China’s moon rover revealed what lies beneath the lunar farside

The discovery may help explain why the nearside looks so different

These tracks were made by China’s Yutu-2 rover on the lunar farside in 2019. The rover is probing the structure of the moon’s subsurface using radar.


The farside of the moon is a lunar layer cake. New data from China’s Chang’e-4 lander and Yutu-2 rover reveal alternating layers of coarse rock and fine soil down to a depth of 40 meters, suggesting a history of violent impacts, scientists report February 26 in Science Advances.

“We know much of the moon’s nearside” from the Soviet Lunokhod and American Apollo programs, but little about the farside, says lunar scientist Yan Su of the Chinese Academy of Sciences in Beijing. “The Chang’e-4 mission revealed the first ‘ground-truth’ detailed subsurface stratigraphy … on the farside of the moon.”

Chang’e-4 and Yutu-2 became the first spacecraft to land on the farside in January 2019, touching down inside the 186-kilometer-wide Von Kármán crater (SN: 1/3/19). As Yutu-2 explored the crater, which lies within the 2,500-kilometer-wide South Pole–Aitken basin, the rover sent radar pulses into the ground to probe the material beneath its wheels.

Lunar scientist Chunlai Li, also of the Chinese Academy of Sciences, and colleagues analyzed the 106-meter path that the rover took in its first two lunar days (about two Earth months) of collecting data. The team discovered a layer about 12 meters thick of fine soil, or regolith, closest to the surface.

“It’s like being on very clean sand,” says study coauthor Elena Pettinelli of Roma Tre University in Italy. “It’s like you’re on the beach.”

Below that fine soil, the rover found another layer of about 12 meters containing coarser material embedded with larger rocks, like cherries in a fruitcake. And lower still was a series of alternating coarse and fine materials, spanning depths of about 24 meters down to roughly 40 meters — the limit of the rover’s radar.

Moon layer data
The Yutu-2 rover is using radar to probe the lunar subsurface (illustrated; the rover’s path from January to March 2019 shown in white double lines). So far, the rover has found three different subsurface layers: fine soil down to about 12 meters, coarser rock with boulders embedded in it up to about 12 meters below that, and sublayers of coarse and fine materials down to about 40 meters. What’s below that is a mystery, for now.C. Li et al/Science Advances 2020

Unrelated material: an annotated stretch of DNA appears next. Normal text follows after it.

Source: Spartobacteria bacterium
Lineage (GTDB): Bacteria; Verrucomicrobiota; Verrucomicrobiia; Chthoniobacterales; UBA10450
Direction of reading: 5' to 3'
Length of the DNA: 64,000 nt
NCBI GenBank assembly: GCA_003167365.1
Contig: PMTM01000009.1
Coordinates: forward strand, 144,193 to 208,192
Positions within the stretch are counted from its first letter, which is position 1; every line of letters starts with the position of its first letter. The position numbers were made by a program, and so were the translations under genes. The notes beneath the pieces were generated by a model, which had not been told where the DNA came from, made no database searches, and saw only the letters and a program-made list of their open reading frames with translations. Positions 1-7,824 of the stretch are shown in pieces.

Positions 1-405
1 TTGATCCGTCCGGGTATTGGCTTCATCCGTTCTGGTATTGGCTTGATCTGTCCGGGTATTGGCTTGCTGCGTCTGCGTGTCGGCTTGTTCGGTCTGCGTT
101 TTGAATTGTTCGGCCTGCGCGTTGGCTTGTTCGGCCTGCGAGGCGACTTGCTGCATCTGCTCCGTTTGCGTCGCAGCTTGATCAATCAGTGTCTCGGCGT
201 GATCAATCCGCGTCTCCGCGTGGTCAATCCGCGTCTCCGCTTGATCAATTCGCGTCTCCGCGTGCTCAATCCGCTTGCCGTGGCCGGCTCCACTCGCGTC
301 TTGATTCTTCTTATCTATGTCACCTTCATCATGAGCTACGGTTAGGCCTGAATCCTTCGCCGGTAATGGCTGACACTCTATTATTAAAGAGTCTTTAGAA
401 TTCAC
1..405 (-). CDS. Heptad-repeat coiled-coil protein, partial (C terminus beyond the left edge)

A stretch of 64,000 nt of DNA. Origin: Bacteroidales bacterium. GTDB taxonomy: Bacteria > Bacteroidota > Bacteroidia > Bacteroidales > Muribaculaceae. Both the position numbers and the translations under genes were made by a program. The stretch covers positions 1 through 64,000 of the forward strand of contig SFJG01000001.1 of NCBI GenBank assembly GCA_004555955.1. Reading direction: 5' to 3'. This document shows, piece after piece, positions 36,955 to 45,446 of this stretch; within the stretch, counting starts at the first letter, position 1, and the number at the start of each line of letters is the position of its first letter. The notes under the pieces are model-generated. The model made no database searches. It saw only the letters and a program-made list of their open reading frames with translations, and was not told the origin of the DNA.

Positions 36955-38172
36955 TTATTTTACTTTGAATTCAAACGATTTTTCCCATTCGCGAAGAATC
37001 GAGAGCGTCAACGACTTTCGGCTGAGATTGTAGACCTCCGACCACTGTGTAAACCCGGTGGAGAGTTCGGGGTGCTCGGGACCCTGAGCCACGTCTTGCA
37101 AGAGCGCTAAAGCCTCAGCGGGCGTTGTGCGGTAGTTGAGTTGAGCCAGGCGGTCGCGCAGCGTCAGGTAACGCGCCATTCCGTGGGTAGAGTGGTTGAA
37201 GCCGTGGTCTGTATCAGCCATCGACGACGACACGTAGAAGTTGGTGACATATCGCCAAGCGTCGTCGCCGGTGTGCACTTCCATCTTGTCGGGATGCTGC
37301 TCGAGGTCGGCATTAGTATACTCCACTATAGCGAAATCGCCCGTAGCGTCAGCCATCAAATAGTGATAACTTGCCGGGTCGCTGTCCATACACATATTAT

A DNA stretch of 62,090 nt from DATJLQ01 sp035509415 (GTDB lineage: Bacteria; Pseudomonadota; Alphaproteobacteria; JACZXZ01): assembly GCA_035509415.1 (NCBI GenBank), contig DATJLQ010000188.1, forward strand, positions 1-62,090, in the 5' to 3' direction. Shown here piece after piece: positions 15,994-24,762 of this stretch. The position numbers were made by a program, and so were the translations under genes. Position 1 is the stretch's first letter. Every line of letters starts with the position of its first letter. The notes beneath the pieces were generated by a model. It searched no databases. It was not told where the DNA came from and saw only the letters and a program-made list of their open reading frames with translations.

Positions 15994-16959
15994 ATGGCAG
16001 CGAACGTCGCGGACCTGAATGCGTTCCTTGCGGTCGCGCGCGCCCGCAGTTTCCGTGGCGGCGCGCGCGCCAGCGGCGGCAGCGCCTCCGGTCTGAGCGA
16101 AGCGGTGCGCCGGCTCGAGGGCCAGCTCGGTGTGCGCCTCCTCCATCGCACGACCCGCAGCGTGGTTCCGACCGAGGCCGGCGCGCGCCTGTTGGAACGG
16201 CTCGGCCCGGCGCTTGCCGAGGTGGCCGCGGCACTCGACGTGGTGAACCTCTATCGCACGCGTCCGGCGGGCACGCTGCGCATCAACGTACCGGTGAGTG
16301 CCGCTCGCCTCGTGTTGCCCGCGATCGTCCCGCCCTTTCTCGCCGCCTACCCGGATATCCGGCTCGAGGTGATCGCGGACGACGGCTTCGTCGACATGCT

Those layers were probably created by material ejected by successive impacts, the researchers say. The floor of Von Kármán crater is a smooth sheet of cooled lava from long-ago volcanic activity. But that lava has been pummeled repeatedly and covered up by material, called ejecta, that is scattered when objects like meteorites slam into the lunar surface and leave craters behind.

“That’s a really violent process,” says lunar geologist Daniel Moriarty of NASA’s Goddard Space Flight Center in Greenbelt, Md., who was not involved in the study. Some of the ejecta could have come from as deep as the moon’s mantle (SN: 5/15/19).

The top layer of smooth sand is probably the result of the surface being pulverized by micrometeorites and cracked by extreme temperature shifts over time.

Chang’e-4’s view of the moon’s subsurface is different from its predecessors’. Chang’e-3 and its Yutu rover landed in Mare Imbrium on the nearside of the moon in 2013, and that rover’s radar was blocked by dense volcanic rock at a depth of just 10 meters or so (SN: 12/16/13). That’s probably because the nearside’s volcanic floodplains are closer to the surface than those on the farside.

“The subsurface structure at Chang’e-4’s landing site is more complex … and suggests a totally different geological context,” Su says. In fact, the lava basement of the Von Kármán crater may be too deep for Yutu-2 to sense at all, the researchers speculate.

Future work could help figure out why the moon’s nearside is awash in smooth plains of volcanic rock called mare, while the farside is more rugged and cratered.

“One of the biggest driving questions in lunar science for a while has been, why does the nearside look so different from the farside?” Moriarty says. “If people can use what they found to unravel some of the volcanic history of the farside, that would be helpful.”

Lisa Grossman is the astronomy writer. She has a degree in astronomy from Cornell University and a graduate certificate in science writing from University of California, Santa Cruz. She lives near Boston.

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